Far too many retailers think that the service provided by a harried call-center employee answering complaints is enough to meet customers' service expectations. Instead, they must consider service as the entire in-store customer experience, encompassing all of the characteristics, impressions, and interactions that the retailer can influence. Short-changing these experiences can keep a store from engaging its customers -- and keep a retailer from realizing that $20 premium.
Far too many retailers think that the service provided by a harried call-center employee answering complaints is enough.
Gallup's customer research suggests that there are six tactics that can create the kind of emotional connections that win customers' hearts and wallets. Retailers can differentiate their brands by addressing these crucial points -- and by employing other key strategies such as hiring friendly, available, and knowledgeable associates and offering customers an easy shopping and transaction experience.
To survive -- and perhaps even thrive -- in the current economy, retailers must articulate their value for customers and give them a reason to shop the brand. They also must convey a reason why their products or services are integral to the customers' lifestyle. Offering the right product at the right time at the right price is just the first step to engagement; retailers that incorporate the following tactics in their customer engagement strategy can fortify their position in the ongoing battle for wallet share.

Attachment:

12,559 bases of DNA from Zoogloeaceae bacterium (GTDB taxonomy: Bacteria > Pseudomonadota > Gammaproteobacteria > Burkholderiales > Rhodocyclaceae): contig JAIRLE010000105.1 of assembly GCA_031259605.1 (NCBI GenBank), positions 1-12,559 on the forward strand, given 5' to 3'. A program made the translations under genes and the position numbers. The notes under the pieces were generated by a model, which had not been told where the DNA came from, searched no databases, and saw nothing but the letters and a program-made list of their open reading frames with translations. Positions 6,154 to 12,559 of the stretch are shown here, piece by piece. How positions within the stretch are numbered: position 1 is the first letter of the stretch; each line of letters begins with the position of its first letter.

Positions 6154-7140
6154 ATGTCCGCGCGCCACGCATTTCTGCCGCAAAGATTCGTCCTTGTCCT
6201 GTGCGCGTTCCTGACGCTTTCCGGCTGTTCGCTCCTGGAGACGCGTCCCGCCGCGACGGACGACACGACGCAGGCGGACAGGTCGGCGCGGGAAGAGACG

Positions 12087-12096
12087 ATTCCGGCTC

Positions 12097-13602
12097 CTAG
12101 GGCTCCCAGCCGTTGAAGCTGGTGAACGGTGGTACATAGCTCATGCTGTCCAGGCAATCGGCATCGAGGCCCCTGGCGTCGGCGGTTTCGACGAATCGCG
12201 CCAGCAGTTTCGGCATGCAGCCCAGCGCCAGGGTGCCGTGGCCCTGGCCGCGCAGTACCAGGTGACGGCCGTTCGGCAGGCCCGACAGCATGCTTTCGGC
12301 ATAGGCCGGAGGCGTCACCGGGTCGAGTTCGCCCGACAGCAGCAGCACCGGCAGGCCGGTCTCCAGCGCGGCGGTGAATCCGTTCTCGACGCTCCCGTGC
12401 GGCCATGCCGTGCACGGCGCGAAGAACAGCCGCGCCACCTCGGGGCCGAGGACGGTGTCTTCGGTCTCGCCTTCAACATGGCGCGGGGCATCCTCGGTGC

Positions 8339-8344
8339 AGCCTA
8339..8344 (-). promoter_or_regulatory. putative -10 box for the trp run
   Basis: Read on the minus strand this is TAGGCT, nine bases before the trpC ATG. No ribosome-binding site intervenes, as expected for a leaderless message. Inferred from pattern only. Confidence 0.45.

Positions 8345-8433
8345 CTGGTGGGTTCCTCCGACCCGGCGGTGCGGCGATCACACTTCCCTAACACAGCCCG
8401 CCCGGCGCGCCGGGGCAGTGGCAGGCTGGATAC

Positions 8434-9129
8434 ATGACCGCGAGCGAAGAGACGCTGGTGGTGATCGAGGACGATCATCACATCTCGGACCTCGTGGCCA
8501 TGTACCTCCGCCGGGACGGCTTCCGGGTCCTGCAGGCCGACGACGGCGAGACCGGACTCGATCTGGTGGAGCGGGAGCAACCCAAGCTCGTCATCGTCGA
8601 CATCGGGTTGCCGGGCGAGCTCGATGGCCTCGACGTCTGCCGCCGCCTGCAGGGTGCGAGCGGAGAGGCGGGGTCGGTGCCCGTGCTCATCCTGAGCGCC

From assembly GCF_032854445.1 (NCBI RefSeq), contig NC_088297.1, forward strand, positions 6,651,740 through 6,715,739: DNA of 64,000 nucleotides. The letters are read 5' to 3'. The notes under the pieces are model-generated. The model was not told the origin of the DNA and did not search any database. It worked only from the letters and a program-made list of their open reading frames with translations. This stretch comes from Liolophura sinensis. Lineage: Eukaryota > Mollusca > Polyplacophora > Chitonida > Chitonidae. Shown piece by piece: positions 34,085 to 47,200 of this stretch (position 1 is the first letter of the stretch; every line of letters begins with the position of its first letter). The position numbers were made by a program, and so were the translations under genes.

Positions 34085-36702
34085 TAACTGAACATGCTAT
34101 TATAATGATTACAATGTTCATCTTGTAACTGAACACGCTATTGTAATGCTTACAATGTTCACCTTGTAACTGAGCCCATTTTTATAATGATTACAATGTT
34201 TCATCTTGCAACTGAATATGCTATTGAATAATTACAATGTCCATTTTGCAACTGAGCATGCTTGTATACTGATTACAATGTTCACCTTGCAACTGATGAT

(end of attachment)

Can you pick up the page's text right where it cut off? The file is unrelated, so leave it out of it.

Six Tactics for Engaging Customers
In the struggle to secure the $20 premium that each engaged customer can bring to the cash register, retailers must commit to creating a culture that makes the customer experience a top business concern. They must bolster their forces by hiring the right workers -- people they can trust and count on to foster an indelible engagement between customers and the business. And retailers must execute a battle plan that includes the six tactics for engaging customers. These approaches and behaviors can help retailers win the war for wallet share -- and in a way that would make Andrew Jackson proud to show his face in their stores.
Results are based on a Gallup Panel study and are based on mail and web surveys completed by 44,162 national adults, aged 16 and older, conducted in April and May 2009. Gallup Panel members are recruited through random selection methods. The panel is weighted so that it is demographically representative of the U.S. adult population. For results based on this sample, one can say with 95% confidence that the maximum margin of sampling error is ±1.0 percentage points. Margins of sampling errors vary for individual subsamples. In addition to sampling error, question wording and practical difficulties in conducting surveys can introduce error or bias into the findings of public opinion polls.